United States District Court, S.D. Texas
David M. Sellers, Plaintiff,
Cetco Energy Services Company, LLC, a al., Defendants.
OPINION ON SUMMARY JUDGMENT
N. Hughes United States District Judge
vice president of an oilfield service company had an
employment contract that said he would earn a long-term
incentive if he worked at the company for five years. The
company fired him 29 days before his five'year mark and
did not pay the incentive. He sued claiming it. The company
Sellers was the vice president of business development for
new-build capital-process equipment at Cetco Energy Services,
an oilfield service company. Onjanuary 18, 2010, Sellers
signed a contract with Cetco. It included a conditional
long-term incentive. If Sellers were employed onjanuary 18,
2015 - his fifth anniversary - he would be paid under the
formula in the contract.
2014, Cetco restructured, and Sellers was fired on December
19, 2014 - 29 days before he would have qualified for the
incentive. Sellers and Cetco agree that he was fired without
cause, but disagree whether that precludes his receiving the
incentive. Sellers says that Cetco owes him $428, 681.71, the
amount he would have been paid if he had been employed on the
end date. Sellers also argues that, at the very least, he is
entitled to a pro rata share of the incentive. Cetco says
that it owes Sellers nothing because it did not employ him
through January 18, 2015.
first sentence of the incentive clause is an unambiguous
condition: If Sellers is employed onjanuary 18, 2015, he will
receive a long'term incentive.Sellers was not employed by
Cetco onjanuary 18, 2015.
second sentence further qualifies Sellers's eligibility.
It says that he is not eligible for the incentive if he is
fired for cause or resigns. That paragraph also addresses
what would happen if someone did not meet the condition
because of death or disability. The clause does not mention
termination without cause.
structure of Sellers's compensation package also
indicates the conditional nature of the incentive. Part one
says that Sellers will receive an annual base salary
and part two says that Sellers will be paid
commission. Part three, which addresses the incentive does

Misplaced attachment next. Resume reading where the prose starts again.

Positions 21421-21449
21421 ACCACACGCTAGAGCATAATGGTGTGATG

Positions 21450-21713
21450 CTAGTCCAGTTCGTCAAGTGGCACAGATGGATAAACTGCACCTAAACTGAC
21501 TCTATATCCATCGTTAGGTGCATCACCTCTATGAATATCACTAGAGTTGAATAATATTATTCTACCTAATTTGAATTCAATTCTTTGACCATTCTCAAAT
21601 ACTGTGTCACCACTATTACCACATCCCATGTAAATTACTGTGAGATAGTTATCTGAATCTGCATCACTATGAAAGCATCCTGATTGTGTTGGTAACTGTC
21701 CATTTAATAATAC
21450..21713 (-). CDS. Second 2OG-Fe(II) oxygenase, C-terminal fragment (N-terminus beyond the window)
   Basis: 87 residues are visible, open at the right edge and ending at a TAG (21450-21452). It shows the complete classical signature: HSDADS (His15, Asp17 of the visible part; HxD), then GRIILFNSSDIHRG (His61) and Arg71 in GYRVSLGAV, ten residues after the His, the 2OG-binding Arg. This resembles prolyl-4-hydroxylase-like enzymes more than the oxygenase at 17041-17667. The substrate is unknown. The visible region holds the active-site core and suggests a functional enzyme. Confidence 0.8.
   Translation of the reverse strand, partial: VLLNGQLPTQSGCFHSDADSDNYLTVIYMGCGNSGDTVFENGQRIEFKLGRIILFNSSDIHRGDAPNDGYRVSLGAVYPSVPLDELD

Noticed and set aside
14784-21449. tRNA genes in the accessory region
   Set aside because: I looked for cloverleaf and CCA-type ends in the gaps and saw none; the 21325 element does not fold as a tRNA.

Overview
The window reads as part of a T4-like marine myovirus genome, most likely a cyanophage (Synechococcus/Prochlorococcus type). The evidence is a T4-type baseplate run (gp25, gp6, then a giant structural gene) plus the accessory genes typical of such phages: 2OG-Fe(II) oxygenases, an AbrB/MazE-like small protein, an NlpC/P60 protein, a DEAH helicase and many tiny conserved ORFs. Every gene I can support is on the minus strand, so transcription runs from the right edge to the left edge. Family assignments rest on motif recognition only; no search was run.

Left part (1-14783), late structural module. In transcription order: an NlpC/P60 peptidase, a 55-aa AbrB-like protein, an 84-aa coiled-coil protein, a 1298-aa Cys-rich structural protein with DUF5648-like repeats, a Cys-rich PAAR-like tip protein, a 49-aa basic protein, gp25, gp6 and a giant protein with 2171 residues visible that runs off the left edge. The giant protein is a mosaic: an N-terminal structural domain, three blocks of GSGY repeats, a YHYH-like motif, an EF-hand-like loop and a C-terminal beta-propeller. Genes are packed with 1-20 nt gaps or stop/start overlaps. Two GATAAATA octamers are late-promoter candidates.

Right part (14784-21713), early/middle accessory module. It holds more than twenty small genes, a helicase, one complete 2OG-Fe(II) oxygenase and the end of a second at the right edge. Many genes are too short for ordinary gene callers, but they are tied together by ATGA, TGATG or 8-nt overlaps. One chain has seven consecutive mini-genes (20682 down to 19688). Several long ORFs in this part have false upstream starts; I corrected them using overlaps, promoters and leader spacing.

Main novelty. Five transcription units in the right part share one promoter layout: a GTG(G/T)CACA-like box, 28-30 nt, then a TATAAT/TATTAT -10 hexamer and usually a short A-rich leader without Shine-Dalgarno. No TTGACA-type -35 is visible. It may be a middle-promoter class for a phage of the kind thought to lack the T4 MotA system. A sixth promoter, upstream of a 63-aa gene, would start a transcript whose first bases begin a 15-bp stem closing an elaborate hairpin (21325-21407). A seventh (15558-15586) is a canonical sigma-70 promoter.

not say that Sellers will receive the incentive. The
contract distinguishes the salary and commission that Sellers
will and did receive from the incentive that Sellers may
receive if he meets the condition.
interprets the contract to mean that he gets the incentive
unless he resigns or is terminated for cause. He also says
that because termination without cause is not addressed, it
would not prevent him from receiving the incentive.
are not required to address every possible occasion for
firing when writing a contract. If a situation is not covered
by an exception, then it is covered by the general rule.
Cetco did not address termination without cause because it
was not an exception to the condition. Imposing an equitable
clause to ensure that Sellers is paid the incentive would
weaken every contract and promote rigidity in the labor
market, which would harm workers, employers, and the economy.
also insists that he should get a pro rata share of the
incentive for the time he worked at Cetco. In one case, seven
workers who were fired without cause were allowed to recover
a bonus despite not meeting its requirements.The workers were
fired because the company they worked for was acquired and
they were no longer needed. Under the contract, a worker
would earn a bonus on December 31 each year and that bonus
would be paid in four installments over four years. If a
worker resigned or left the company for any reason other than
death or disability, he would not be paid future installments
of the previously earned bonus. The plan did not mention what
would happen in the case of termination with and without
workers were employed for two years and ten months. During
their last year of work they were fired ten weeks before
their bonus date and, according to their contract, should not
have received a bonus for that year. Also, since they left
the company for a reason other than death or disability, they
should not have received continued payments on the bonuses
earned during their first two years of work. In allowing the
workers to recover, the court emphasized the absence of a
clause addressing termination without cause and ignored what
the company did address. The contract clearly stated how a
worker could receive a bonus: employment on December 31 and
continued employment on the day bonuses were paid. The court
supplied a clause that was not in the original contract in
order to ...